I’m hoping that you’ve read the post previous to this one about “Chore Charts“. As I mentioned there, it has worked like a charm for us. Having the kids learn to complete the chore is one objective, but teaching them how to manage the money that they earn – well, THAT is what it’s all about for me!
I have put a cap on chores at $10 every two weeks. I did that for a couple of reasons. The first is that I’m not going to go broke over the chores of a 6 and 7 year old! Truthfully, we are only awake in this house about 3 hours per day. How often could the cabinets – truthfully – need to be wiped down? I’m hoping that the cap will teach the kids that this is a way for them to earn money, but isn’t a “get rich quick” operation.
As the children get older, I will raise the pay limit and the price paid per chore. Take that into consideration when developing your chart. You might want a cap at $3-4 for a preschool child. It might be $30 for a tween. Decide based upon your budget and your child!
Being the Dave Ramsey fan that I am, I had already decided that I would have the kids use the “Give, Save, Spend” method. Isn’t that what we do as adults? I see no reason that kids can’t learn this from the start.
However, I hadn’t quite thought through “how” we would do that. Would I put it in marked envelopes? Would they put it in their piggy bank and keep a running total on a piece of paper? I didn’t get that far in my thinking. Pay day was coming, but thankfully, I was saved!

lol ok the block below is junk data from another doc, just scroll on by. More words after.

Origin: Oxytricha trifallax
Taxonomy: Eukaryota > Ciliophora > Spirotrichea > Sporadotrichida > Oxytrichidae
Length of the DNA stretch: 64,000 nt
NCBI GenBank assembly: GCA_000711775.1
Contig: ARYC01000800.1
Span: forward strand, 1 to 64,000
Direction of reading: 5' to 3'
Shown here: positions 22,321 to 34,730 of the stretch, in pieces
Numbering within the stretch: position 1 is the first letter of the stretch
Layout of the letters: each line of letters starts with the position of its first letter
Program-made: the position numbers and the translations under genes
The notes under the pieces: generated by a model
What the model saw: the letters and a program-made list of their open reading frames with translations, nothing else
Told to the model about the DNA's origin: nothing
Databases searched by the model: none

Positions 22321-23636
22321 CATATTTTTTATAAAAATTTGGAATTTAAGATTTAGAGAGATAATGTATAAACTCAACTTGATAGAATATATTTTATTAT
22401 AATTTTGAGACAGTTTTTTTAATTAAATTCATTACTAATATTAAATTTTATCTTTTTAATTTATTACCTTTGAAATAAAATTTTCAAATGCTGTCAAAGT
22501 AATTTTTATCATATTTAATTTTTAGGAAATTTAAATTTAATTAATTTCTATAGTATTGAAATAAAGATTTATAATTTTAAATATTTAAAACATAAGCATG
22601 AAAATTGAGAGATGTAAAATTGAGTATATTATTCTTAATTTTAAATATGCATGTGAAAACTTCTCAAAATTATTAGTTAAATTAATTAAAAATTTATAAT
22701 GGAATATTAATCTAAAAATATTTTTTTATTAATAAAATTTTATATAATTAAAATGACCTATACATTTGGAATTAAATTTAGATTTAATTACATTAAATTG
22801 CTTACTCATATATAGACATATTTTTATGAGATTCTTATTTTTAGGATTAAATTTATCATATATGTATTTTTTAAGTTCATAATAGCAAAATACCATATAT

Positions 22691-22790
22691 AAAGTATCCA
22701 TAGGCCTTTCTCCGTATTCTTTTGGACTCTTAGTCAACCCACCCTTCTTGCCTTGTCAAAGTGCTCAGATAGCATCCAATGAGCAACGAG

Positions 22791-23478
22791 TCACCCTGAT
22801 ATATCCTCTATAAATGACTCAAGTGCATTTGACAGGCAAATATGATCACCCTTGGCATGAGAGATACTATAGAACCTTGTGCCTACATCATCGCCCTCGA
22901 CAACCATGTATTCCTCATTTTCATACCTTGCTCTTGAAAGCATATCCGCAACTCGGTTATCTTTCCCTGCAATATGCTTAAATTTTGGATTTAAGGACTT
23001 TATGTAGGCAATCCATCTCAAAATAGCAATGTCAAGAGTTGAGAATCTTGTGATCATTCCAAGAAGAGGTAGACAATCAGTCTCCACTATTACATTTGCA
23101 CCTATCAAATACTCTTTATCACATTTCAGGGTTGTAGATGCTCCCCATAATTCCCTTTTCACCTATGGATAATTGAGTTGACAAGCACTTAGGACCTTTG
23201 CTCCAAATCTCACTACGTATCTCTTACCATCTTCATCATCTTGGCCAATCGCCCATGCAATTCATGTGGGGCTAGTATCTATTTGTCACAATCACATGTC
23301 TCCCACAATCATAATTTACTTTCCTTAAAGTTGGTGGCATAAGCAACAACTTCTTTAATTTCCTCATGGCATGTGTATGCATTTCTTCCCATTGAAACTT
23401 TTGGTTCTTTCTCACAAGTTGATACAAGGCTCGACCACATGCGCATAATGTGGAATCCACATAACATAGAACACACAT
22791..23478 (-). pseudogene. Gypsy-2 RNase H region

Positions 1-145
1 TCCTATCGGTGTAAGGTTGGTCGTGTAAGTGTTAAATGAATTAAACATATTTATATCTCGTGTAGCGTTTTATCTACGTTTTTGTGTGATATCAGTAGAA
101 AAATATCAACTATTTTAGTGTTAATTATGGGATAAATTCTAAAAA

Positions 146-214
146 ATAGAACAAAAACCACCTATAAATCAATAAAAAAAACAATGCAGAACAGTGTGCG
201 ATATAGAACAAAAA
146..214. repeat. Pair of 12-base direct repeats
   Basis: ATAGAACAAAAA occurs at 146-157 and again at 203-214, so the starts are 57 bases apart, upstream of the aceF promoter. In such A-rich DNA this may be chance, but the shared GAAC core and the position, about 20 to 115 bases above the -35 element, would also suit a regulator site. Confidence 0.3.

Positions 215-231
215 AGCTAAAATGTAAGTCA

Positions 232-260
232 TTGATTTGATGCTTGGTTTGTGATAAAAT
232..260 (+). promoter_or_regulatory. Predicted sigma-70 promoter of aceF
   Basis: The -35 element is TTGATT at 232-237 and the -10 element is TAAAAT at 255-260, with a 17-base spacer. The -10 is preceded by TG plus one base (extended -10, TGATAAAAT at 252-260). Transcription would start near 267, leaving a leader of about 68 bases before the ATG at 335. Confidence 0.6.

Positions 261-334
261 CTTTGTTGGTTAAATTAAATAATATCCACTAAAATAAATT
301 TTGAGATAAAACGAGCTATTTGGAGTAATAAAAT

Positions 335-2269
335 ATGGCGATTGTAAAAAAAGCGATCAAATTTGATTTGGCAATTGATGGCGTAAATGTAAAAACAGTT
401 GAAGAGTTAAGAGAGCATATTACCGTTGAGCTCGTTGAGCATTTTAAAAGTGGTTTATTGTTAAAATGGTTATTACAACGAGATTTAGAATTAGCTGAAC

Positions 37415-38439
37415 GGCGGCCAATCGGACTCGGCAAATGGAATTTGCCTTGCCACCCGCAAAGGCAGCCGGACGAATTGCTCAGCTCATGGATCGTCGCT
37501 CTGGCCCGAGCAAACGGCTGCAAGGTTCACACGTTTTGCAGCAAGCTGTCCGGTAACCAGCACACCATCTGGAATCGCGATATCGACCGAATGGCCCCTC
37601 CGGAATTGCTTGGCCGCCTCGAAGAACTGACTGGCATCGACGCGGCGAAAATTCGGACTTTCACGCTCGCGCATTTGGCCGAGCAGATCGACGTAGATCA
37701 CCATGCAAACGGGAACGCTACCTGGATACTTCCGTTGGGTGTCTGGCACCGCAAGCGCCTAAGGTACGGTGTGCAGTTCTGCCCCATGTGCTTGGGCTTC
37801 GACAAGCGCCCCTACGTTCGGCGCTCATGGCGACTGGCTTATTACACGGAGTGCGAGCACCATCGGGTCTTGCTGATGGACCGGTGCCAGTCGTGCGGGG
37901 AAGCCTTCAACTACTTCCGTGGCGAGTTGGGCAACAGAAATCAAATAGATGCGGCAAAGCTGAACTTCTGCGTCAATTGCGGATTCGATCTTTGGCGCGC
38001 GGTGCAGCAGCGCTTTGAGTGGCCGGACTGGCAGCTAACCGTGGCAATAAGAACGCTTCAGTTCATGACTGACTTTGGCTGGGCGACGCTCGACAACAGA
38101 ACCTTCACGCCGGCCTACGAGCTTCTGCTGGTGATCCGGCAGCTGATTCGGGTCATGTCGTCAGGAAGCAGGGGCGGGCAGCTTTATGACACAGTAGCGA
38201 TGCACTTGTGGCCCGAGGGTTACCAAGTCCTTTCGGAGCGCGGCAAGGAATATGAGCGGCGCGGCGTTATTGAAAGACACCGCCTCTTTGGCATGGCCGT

I arrived home one day – about 2 weeks after I returned from Blissdom and the debut of ”this” chore business. There were boxes piled on my doorstep. They all had “Dave Ramsey” on the return address. I had hit pay-dirt. The Ramsey Team had sent me a large supply of “get started tools”. I felt like crying. I’ve never been so grateful.
Included in my gift was the “Junior’s Adventures Bank“. This bank appears as if it is connected together, but it is actually in 3 pieces. One is marked “give” and it’s the smallest. Another is marked “spend” and it’s a little larger than “give”. The third is marked “save” and it’s the biggest. This was the answer to the problem that I didn’t even realize I was going to have!
Of course, we opened the banks first and it only took about 15 seconds to figure out that I was going to need to purchase a second set. I hopped over to Dave’s site and found that they were 50% off. (The sale is still going on. You can get them RIGHT NOW for $14.95.)
I asked the kids if they knew why it was important to “give, save and spend”. They got the basic concept of each, but when I brought up the word “debt,” they were lost. Avery even made the comment, something to the effect of “Well, you can’t buy something that you don’t have the money for, so debt can’t exist.” I was glad to know that he didn’t even realize there was such a word, but he certainly needs to know that you CAN actually buy stuff that you can’t afford. Enter Junior again … but this time in a book series. We also received this box set of kid’s books and I noticed that there was one that focused on “debt”. I suggested that we read it immediately and I’m so glad that we did.